If you are a frequent reader of this column, you know that my life is busy. Besides being a veterinarian, I am the father of four human children and three four-pawed children.

It seems like I am always going and thus, tired. At first I thought it was the busy days, but then I began to realize most nights my sleep was being interrupted. It was not by Rease or Blakely, our 4-year-old twins, but by either Ollie, Inky or Flipper, our pets.

I was made all too aware of this several nights ago. The weather this past week has allowed us to cut off the air conditioning and open the windows. Around 2 a.m., several opossums decided to fight in a tree in our backyard. With the windows open, our dog Flipper could hear them and not resist running outside through his dog door. Being a hound mix, he also could not resist barking up at them. After 15 minutes of this, I rushed outside to stop him as I not only wanted to prevent my family from waking but my neighbors as well.

By the time it was over, I realized I had lost an entire hour of sleep.

More frequently, however, it was our cats Ollie or Inky who woke me at night. They love to sleep with us, especially when it is cool. I must admit I enjoy a cat purring on me as their little warm bodies are comforting. What I do not like is when they get up and reposition, jump down with a loud plop, use the litter box or scratch their claws in the middle of the night.

In my opinion, a baby's cry and a cat’s meow are close in how they affect my inner parenting instinct. They both make me immediately react and attempt to find a way to comfort the baby or cat so the crying or meowing stops.

As with all cats, Ollie and Inky occasionally have hairballs. When they vomit, they will vocalize. It seems like this occurs only between midnight and 5 a.m.

Ollie also enjoys his breakfast. Some mornings, he likes to eat before anyone is awake, so he will begin to vocalize to let us know he is hungry.

Dr. Henri Biannucci and I share a mutual feline patient. This cat was probably hit by a car prior to being found. The injuries required his right rear limb to be amputated and permanent neurological damage affecting the left rear leg and his ability to void.

Mom and Dad contacted me several weeks ago that he was waking them up at night, vocalizing and getting up and down from the bed. An exam found him to have a urinary tract infection. Not surprising since he is unable to completely empty his bladder. With treatment, he has settled down and Mom and Dad get a full night’s sleep.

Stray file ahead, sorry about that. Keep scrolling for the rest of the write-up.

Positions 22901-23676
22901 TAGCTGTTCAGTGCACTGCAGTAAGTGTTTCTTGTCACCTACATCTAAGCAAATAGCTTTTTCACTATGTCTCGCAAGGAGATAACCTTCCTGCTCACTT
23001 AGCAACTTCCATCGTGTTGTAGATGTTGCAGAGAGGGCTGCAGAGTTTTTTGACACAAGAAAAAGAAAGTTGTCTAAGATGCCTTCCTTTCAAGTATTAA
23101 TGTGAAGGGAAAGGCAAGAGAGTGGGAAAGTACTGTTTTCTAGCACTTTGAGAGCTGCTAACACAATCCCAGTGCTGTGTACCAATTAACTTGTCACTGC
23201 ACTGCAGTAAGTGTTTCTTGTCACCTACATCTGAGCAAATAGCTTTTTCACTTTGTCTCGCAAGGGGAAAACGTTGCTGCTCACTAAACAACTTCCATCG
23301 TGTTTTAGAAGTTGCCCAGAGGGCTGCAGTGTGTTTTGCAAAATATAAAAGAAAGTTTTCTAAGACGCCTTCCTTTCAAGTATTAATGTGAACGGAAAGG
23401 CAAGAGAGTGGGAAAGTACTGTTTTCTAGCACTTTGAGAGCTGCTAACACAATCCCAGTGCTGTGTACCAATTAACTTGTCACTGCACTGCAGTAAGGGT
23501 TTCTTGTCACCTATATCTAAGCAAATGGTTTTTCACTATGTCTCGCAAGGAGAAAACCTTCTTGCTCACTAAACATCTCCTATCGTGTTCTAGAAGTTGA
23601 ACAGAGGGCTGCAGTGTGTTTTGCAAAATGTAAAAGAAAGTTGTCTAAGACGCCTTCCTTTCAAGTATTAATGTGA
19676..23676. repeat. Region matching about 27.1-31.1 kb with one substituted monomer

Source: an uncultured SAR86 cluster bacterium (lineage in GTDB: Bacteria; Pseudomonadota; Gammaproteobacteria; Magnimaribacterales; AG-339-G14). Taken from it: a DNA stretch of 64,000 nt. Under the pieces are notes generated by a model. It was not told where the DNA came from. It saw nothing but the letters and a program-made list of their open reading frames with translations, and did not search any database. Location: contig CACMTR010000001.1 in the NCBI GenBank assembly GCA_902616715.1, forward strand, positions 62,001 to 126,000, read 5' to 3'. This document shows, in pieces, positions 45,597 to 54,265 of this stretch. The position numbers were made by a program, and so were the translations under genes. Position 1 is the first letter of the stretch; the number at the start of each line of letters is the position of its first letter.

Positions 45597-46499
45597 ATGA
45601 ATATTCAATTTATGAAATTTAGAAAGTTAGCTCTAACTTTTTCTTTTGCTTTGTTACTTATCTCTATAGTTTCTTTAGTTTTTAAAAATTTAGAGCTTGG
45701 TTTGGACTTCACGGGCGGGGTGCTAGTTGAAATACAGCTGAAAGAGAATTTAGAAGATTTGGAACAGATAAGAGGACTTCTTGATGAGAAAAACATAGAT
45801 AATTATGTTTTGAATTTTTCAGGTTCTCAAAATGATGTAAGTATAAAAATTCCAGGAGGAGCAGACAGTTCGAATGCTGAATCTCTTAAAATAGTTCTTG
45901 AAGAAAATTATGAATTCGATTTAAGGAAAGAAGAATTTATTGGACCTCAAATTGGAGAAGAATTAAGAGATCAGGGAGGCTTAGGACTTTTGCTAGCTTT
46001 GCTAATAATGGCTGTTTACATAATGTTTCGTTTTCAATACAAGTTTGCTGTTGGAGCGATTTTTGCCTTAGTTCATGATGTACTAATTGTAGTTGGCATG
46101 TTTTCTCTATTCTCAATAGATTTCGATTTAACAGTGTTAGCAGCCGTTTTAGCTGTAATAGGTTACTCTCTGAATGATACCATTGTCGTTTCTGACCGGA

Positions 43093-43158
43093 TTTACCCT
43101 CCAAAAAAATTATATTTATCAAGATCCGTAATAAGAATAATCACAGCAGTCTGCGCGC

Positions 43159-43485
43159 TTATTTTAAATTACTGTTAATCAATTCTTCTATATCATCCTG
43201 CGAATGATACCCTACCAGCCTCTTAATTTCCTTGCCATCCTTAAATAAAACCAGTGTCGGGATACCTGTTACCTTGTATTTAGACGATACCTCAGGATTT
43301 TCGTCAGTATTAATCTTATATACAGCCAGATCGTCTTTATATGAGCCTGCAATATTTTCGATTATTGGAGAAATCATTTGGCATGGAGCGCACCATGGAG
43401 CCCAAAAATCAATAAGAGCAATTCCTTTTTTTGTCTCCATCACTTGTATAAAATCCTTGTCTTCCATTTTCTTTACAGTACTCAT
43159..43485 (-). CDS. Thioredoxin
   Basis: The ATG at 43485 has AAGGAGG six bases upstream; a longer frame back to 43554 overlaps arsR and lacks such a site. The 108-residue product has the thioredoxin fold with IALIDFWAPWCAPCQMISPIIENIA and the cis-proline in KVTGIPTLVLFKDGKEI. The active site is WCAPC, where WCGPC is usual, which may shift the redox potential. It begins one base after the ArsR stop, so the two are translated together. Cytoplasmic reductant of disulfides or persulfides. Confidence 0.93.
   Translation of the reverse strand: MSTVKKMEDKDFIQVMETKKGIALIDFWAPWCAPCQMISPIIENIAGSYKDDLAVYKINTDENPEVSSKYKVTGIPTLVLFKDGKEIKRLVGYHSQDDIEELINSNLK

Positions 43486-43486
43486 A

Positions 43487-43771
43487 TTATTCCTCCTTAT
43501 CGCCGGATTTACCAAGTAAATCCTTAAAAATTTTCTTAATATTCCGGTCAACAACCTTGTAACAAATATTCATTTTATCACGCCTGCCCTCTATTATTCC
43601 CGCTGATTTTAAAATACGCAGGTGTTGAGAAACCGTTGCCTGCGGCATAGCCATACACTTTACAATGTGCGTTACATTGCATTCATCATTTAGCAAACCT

The Mayo Clinic has studied human sleep and dogs. Initial studies found that over half of the patients seeking consultations at the sleep clinic were pet owners, many of whom complained of nightly sleep disturbances by their pets.

In a more recent study of 40 patients, they found a difference when dogs slept in the bed or in the room. A dog on her own bed in the bedroom did not significantly impact sleep while those in the bed with the humans did.

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If your pet has recently begun to disrupt your sleep, have a veterinarian assess them to be sure they do not have a medical condition causing this new behavior. This is especially important if they are waking you up to drink more water or go outside to use the bathroom, when usually they have been able to make it through the entire night.

If you let your dog sleep in bed with you and they are waking you up, the only option is to change this behavior. When Flipper was a puppy, I let him sleep in bed with me. As he got older and larger, there was not enough room for both of us, so he would wake me up several times each night. I bought him a nice soft bed and started making him sleep beside me on the floor. This took about a week to stick as he would jump up onto the bed and I would put him back in his.

Another option is for you keep them out of your room entirely at night. Most parents do not allow their children to come in and out of their bedroom all night long, so why do we allow our pets? Just like our children, they are OK sleeping in a location away from us that is their own.

One of the hardest things for me is to not acknowledge when my pets vocalize. I instinctively want to help, but by responding, I am teaching them every time they speak, I will respond. When Ollie meows at 4 a.m. and I feed him, I am just reinforcing this behavior.

The only way to stop this was when I knew he was OK, I put a pillow over my head and ignored him. It took about 2 weeks, but he finally realized I was not getting up and the early feedings stopped.

Overall, pet ownership is great for your health. Lowering your blood pressure, reducing allergies in children and keeping you active are proven benefits. Just don’t let sleep deprivation offset these positives.

Dr. Henri Bianucci and Dr. Perry Jameson are with Veterinary Specialty Care LLC. Send questions to petdocs@postandcourier.com.

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